MEET JUDY who loves spending time in the beautiful garden she has created over a quarter of a century at her Auckland home.
When we bought this property 25 years ago my husband Peter and I fell in love with the view from the house to the back garden, especially the stunning mature oak trees. The garden is large but the mass of planting keeps weeding to a minimum, which is how I’ve designed it. It’s difficult to believe you’re in the city when you’re down there among the flowering shrubs, bulbs and trees. When we started planting I knew that I wanted to create a woodland garden. Peter passed away four years ago so I try and keep it as easy-care as possible these days.
Front of House
The bagged brick of 100-year-old Baytree Cottage is typical of the homes designed by architect James Chapman-Taylor. To the left of the lych gate is a magnolia that has cream flowers in spring. The rose climbing over the lych gate is Yellow Banksia and the rose on the picket fence is Crepuscule, which is an apricot-coloured noisette rose. I love it because it has a lot of blooms from spring through to summer. The weeping blossom tree behind is Falling Snow. It has pale pink blooms that fall as a carpet around the tree at the end of spring. The climbing rose on the chimney is Alberic Barbier and to the left of the chimney is a Wedding Day rose. They all have cream flowers. To the right is a liquid amber tree that could be as old as the house.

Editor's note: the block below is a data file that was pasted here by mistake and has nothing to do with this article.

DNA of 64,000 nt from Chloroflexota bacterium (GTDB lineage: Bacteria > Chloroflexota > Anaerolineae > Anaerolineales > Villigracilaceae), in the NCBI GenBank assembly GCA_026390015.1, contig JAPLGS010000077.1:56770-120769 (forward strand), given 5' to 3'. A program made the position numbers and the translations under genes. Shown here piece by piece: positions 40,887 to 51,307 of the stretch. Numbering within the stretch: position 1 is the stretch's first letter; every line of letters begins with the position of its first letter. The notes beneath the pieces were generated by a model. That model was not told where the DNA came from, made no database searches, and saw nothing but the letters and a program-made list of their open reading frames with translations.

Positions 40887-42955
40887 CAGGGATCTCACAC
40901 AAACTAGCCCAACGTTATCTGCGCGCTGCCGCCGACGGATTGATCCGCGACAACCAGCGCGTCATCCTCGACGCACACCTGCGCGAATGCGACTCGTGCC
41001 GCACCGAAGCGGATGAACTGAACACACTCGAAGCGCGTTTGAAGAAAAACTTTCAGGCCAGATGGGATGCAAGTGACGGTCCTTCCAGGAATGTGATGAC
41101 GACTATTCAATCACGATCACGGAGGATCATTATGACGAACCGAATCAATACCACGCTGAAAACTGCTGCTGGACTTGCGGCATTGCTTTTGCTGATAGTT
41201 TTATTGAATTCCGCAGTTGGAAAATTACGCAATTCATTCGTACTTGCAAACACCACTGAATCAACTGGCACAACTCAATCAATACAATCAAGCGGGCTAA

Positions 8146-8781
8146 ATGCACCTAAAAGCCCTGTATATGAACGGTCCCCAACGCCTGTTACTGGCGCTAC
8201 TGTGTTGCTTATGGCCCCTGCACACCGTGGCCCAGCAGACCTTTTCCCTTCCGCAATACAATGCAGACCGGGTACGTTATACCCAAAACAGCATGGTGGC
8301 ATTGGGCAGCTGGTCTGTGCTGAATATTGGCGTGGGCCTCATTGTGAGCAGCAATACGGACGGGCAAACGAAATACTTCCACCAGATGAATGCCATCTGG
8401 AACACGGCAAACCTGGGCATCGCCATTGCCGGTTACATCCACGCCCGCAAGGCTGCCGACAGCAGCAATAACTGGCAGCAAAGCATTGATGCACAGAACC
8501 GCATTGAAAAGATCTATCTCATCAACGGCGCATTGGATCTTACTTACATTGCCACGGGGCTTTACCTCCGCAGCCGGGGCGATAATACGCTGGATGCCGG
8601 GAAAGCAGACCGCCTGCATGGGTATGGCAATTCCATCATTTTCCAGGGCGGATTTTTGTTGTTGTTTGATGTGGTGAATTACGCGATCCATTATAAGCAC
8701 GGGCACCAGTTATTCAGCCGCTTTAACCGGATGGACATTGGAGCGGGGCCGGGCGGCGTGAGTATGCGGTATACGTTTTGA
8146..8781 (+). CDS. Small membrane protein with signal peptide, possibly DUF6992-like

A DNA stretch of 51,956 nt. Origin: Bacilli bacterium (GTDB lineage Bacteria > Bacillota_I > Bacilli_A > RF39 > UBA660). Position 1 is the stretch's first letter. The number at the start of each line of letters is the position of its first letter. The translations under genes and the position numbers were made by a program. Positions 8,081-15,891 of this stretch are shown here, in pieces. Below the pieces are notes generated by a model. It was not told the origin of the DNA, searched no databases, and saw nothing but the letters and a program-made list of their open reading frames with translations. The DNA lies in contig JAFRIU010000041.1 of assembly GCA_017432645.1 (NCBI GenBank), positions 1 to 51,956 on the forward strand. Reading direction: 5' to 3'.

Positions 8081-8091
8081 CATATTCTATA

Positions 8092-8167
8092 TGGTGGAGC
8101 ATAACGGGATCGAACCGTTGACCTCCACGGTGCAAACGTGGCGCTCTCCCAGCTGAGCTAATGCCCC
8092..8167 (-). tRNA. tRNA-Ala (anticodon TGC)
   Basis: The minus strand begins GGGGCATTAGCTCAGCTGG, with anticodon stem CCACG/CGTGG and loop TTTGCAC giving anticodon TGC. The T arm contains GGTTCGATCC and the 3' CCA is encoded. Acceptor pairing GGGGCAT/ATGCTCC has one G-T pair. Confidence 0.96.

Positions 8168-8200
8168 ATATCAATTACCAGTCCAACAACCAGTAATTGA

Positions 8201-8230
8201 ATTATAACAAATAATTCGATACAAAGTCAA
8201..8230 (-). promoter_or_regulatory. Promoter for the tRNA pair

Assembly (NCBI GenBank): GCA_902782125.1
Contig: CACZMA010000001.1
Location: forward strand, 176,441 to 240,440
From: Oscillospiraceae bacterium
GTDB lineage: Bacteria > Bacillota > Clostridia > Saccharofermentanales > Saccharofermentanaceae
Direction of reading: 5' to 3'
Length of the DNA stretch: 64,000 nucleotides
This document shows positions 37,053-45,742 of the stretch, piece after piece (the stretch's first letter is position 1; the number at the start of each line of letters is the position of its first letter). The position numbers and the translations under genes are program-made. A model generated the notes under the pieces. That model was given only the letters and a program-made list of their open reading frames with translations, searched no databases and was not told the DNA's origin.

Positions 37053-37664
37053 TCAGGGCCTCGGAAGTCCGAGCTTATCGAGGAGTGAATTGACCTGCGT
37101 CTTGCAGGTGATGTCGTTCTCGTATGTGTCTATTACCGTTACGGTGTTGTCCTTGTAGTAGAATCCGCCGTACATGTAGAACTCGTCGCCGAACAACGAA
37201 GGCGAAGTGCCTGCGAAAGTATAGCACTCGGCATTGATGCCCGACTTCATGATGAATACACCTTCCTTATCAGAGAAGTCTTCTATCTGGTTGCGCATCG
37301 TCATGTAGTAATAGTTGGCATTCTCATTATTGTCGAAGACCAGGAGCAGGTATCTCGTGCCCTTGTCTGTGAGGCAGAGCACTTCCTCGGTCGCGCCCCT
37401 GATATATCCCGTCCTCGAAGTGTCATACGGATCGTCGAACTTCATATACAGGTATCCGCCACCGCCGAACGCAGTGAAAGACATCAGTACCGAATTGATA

I enjoy taking a dip in the swimming pool in summer. The pool garden has a backdrop of evergreens, mostly Michelia doltsopa, camellias with pink flowers and Gordonia. In the centre is a standard rose called Pink Bells. It’s fabulous when it’s out because it makes a real statement in the garden. To the left of the rose is a shrub Brunfelsia, also known as White Caps, which flowers on and off all year round. It’s great value for money. Immediately below the rose is the shrub known as Yesterday, Today and Tomorrow. It has multi-coloured blooms that start off pale lilac in colour, then change to a deeper lilac and finally purple. On the right is the bush rose Mutablis, which has cream, lemon, pink and red blooms. In the foreground are various perennials, namely Lychnis in shades of white and pink, Lambs Ear and Sweet William. This is one of my favourite views of the garden.